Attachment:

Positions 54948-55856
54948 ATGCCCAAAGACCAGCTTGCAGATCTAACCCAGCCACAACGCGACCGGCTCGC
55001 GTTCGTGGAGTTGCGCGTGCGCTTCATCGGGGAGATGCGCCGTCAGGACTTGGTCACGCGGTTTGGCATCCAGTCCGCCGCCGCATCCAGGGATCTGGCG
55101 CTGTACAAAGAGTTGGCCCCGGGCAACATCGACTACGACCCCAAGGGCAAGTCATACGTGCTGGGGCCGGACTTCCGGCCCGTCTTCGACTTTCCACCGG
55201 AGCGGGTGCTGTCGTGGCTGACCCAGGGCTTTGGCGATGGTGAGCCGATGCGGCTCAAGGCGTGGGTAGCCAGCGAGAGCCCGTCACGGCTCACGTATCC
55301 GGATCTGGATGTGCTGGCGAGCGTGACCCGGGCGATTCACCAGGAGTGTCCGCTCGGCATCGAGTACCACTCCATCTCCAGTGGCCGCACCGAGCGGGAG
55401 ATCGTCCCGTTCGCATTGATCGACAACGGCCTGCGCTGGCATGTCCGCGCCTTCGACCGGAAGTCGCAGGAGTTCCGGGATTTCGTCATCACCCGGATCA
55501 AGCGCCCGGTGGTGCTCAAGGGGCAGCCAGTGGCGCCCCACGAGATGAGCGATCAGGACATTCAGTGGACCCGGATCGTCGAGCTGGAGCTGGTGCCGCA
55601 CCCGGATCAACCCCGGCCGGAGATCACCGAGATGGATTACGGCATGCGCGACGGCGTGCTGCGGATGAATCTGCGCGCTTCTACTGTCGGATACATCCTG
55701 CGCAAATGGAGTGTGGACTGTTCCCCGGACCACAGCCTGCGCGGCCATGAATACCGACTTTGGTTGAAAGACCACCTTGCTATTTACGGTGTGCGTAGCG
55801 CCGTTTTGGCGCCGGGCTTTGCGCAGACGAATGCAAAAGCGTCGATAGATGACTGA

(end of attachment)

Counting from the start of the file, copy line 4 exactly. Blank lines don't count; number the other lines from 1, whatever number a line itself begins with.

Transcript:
55101 CTGTACAAAGAGTTGGCCCCGGGCAACATCGACTACGACCCCAAGGGCAAGTCATACGTGCTGGGGCCGGACTTCCGGCCCGTCTTCGACTTTCCACCGG